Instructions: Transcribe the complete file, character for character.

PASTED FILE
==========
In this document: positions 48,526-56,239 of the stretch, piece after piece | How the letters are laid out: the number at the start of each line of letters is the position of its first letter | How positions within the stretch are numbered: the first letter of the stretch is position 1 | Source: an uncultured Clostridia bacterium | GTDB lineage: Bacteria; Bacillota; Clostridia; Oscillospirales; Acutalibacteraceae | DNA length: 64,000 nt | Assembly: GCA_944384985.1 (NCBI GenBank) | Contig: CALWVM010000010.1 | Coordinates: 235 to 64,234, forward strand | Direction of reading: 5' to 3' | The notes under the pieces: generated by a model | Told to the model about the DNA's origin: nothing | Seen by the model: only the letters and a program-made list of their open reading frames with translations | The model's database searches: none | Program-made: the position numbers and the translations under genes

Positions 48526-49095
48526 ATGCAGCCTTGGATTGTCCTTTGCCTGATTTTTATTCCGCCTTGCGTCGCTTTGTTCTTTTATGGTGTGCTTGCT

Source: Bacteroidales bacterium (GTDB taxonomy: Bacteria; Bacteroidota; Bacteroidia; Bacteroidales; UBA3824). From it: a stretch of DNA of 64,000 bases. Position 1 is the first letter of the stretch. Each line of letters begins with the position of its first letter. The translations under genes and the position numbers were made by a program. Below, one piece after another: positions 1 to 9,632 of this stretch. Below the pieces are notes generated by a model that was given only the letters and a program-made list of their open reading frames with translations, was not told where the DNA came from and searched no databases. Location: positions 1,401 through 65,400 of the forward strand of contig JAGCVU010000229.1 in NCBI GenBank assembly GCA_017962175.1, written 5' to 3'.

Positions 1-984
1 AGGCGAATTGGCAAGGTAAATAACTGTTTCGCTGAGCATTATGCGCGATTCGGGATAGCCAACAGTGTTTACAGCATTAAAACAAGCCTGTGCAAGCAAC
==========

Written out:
In this document: positions 48,526-56,239 of the stretch, piece after piece | How the letters are laid out: the number at the start of each line of letters is the position of its first letter | How positions within the stretch are numbered: the first letter of the stretch is position 1 | Source: an uncultured Clostridia bacterium | GTDB lineage: Bacteria; Bacillota; Clostridia; Oscillospirales; Acutalibacteraceae | DNA length: 64,000 nt | Assembly: GCA_944384985.1 (NCBI GenBank) | Contig: CALWVM010000010.1 | Coordinates: 235 to 64,234, forward strand | Direction of reading: 5' to 3' | The notes under the pieces: generated by a model | Told to the model about the DNA's origin: nothing | Seen by the model: only the letters and a program-made list of their open reading frames with translations | The model's database searches: none | Program-made: the position numbers and the translations under genes

Positions 48526-49095
48526 ATGCAGCCTTGGATTGTCCTTTGCCTGATTTTTATTCCGCCTTGCGTCGCTTTGTTCTTTTATGGTGTGCTTGCT

Source: Bacteroidales bacterium (GTDB taxonomy: Bacteria; Bacteroidota; Bacteroidia; Bacteroidales; UBA3824). From it: a stretch of DNA of 64,000 bases. Position 1 is the first letter of the stretch. Each line of letters begins with the position of its first letter. The translations under genes and the position numbers were made by a program. Below, one piece after another: positions 1 to 9,632 of this stretch. Below the pieces are notes generated by a model that was given only the letters and a program-made list of their open reading frames with translations, was not told where the DNA came from and searched no databases. Location: positions 1,401 through 65,400 of the forward strand of contig JAGCVU010000229.1 in NCBI GenBank assembly GCA_017962175.1, written 5' to 3'.

Positions 1-984
1 AGGCGAATTGGCAAGGTAAATAACTGTTTCGCTGAGCATTATGCGCGATTCGGGATAGCCAACAGTGTTTACAGCATTAAAACAAGCCTGTGCAAGCAAC